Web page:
EsTRILDID FINCHES IN A VICULTURE ... Breeding the Brunneiceps (Firefinch)


We were, not too long ago, informed by an importer friend that a consignment of birds had arrived from Europe. Among these birds was a species he could not identify. Being most curious about its identity, we took the three birds.

They were obviously some type of firefinch but one with which we were not familiar. This bird was smaller than a Senegal Firefinch tLagonosticta senegala), had a much deeper red, and had no white dots. Most curious of all, however, were its vocalizations. These were most un-firefinch-like. They were high, shrill and haunting. In the only book we consider valid-Derek Goodwin's Estrildid Finches of the World Cl 982)-we once again reviewed the vocalizations of all known firefinches hut could find nothing which we considered "dead on."

We called a good friend, Dr. Luis Baptista, a noted finch expert in California, who was quite excited about the prospects of a possible discovery of a new species, particularly since he is in the process of researching for his new book on estrildid finches. He graciously offered to send us copies of German research papers on firefinches.

We were rapidly congealing our beliefs and we gave Josef Lindholm of the Fort Worth Zoo a call to discuss our theory. We felt that this was not an unknown species but one that had been previously misrepresented as a subspecies (Lagonosticta s. brunneiceps) of the Senegal Firefinch-a mistake we felt needed to be corrected.

We believe the L. s. brunneiceps deserves full species status as it will not interbreed, nor even live in harmony, with the Senegal. Also, the aggressive nature of the Brunneiceps rivals the nature of far more aggressive firefinches. In fact, we lost a hen Brunneiceps when a cock Senegal was housed close enough for her mate to see him. Since the cock Brunneiceps could not get to the cock Senegal, he killed his own mate in frustration.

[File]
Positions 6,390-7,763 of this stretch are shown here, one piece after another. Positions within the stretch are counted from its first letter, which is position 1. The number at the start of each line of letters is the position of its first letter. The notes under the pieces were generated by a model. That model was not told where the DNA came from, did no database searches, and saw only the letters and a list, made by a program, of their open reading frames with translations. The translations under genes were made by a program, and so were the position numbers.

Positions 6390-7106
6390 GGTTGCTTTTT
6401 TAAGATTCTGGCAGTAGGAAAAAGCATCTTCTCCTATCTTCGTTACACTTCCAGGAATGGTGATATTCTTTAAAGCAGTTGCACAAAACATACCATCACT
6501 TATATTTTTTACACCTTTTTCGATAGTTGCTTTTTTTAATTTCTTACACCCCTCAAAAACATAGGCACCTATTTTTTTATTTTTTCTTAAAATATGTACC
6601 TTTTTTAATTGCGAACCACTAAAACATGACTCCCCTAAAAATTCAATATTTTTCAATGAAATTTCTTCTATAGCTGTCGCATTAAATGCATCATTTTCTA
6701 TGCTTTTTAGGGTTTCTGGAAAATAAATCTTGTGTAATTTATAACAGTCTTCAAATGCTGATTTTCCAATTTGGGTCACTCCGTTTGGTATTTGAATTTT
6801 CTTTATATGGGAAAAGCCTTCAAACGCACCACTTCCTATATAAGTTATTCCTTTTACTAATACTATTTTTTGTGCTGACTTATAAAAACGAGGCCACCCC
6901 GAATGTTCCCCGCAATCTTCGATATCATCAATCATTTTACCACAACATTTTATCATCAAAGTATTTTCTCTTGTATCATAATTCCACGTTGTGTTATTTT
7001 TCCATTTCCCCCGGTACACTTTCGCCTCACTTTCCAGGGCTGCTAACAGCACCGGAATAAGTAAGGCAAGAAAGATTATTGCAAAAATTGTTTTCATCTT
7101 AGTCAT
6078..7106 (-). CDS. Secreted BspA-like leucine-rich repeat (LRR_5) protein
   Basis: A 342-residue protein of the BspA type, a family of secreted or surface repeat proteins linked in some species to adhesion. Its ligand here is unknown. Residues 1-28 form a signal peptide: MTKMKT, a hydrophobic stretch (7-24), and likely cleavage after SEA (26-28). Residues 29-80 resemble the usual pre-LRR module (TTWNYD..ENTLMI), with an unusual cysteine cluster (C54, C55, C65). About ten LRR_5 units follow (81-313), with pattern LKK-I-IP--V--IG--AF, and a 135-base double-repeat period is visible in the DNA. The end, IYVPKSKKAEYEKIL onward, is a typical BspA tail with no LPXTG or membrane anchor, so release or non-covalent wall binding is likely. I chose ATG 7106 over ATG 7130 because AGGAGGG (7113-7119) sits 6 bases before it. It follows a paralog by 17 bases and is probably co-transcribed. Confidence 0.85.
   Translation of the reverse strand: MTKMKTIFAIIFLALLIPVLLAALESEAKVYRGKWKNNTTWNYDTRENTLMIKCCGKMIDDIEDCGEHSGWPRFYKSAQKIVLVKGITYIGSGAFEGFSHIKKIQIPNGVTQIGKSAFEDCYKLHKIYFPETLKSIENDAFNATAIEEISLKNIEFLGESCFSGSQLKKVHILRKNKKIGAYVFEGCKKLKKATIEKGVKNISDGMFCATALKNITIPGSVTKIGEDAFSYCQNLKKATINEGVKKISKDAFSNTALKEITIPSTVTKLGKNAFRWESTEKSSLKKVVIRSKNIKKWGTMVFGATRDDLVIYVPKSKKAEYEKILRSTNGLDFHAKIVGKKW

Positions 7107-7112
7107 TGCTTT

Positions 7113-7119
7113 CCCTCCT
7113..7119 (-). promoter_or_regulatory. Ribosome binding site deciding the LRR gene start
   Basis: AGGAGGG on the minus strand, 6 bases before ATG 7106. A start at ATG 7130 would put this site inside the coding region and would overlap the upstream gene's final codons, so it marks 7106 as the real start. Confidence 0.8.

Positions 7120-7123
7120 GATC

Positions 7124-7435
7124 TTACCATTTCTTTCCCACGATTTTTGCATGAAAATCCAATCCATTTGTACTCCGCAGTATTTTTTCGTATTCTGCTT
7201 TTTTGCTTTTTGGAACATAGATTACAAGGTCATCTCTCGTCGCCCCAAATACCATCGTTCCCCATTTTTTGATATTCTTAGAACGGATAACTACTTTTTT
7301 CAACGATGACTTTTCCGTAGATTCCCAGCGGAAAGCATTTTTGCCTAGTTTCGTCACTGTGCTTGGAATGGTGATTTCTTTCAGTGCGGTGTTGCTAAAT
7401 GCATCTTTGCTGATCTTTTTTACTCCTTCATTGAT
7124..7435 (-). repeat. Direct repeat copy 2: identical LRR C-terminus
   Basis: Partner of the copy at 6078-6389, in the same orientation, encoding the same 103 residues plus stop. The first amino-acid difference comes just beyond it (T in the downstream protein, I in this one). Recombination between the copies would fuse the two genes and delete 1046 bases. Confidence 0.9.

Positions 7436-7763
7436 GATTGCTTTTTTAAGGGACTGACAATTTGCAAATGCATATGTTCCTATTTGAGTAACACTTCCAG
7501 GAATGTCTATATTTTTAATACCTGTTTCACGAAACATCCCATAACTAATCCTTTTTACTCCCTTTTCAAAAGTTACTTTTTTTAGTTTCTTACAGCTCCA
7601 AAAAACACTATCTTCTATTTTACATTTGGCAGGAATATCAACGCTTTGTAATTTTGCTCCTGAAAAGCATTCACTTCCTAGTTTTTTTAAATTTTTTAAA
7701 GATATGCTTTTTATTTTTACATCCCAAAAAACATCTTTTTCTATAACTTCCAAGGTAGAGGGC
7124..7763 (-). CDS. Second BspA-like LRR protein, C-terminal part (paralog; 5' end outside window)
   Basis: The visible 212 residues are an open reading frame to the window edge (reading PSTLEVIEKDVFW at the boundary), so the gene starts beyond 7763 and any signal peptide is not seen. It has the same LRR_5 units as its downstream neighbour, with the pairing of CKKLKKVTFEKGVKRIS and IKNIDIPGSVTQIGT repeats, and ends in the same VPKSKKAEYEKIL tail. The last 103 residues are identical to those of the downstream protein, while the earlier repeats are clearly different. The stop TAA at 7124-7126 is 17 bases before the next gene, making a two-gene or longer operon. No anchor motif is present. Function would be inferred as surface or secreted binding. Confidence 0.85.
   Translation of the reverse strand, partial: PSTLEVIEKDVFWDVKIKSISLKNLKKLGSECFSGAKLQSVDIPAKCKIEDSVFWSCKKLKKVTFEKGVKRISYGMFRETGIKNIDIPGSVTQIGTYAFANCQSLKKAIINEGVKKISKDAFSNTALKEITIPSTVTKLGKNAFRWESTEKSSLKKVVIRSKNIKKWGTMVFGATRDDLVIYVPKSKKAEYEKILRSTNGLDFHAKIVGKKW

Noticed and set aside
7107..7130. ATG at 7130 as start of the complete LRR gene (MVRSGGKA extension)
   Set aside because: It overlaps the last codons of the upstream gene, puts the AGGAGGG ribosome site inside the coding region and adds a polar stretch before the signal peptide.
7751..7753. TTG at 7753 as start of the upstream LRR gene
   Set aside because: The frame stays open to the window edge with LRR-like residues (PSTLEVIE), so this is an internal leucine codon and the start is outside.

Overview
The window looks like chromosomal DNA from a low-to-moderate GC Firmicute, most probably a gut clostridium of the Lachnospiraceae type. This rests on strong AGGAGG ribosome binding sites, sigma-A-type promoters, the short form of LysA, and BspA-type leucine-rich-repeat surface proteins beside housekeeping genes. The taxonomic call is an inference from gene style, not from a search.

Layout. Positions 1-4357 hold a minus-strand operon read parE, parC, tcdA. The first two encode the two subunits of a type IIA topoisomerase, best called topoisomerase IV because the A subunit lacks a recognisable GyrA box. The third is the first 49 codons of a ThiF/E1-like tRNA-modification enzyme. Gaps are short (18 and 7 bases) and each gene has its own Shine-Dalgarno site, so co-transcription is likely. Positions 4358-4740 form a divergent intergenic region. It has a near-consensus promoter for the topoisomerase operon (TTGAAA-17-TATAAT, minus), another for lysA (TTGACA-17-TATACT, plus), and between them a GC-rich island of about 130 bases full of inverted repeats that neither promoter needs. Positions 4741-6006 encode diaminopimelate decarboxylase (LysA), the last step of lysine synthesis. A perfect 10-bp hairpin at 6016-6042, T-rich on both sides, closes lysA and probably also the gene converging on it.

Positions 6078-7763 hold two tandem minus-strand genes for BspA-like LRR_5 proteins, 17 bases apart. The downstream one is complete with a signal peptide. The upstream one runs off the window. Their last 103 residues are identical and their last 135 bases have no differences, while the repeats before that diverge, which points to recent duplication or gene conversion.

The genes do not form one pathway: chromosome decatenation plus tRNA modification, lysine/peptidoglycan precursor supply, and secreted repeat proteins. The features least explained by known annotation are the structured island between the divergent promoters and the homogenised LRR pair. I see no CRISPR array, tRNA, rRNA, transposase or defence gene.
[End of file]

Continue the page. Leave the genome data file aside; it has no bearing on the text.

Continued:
As we were relating the story to Josef Lindholm, we were relieved but not surprised to learn from him that Dr. Jean Delacour, a well known bird taxonomist and author, had considered the Lagonosticta s. brunneiceps a separate and distinct species many years ago but no one took the idea seriously.

We also contacted a noted show judge and asked him about his experiences with this bird here or abroad. He informed us that he was unfamiliar with the bird we described and was sure it was unknown on the show circuit. This lent credibility to our feeling that this bird was unknown in this country and deserving of further study.

We collected and sent a series of vocalizations to Dr. Luis Baptista (a world class expert on vocalizations) but, sadly, there is no "smoking gun," so to speak, that would determine a separate species either genetically or otherwise. We feel, however, that the evidence of vocalizations and behav.ior is quite heavy enough to prove that Lagonosticta s. brunneiceps is indeed a separate species. Curiously enough, this bird is as bright a red as the Dark Firefinch (Lagonosticta rubricata),but is the only one we know of in which the color fades when not kept in bright light.

In our efforts to breed the L. s. brunneiceps, we considered its breeding needs to be similar to those of the other firefinches and acted accordingly, i.e., nests located within dry grassy tussocks tied into cage comers, etc., with cage set-ups placed within the jungle birdroom.

After misting for a few months, we found them ready to breed, building the typical estrildid domed nest of grasses...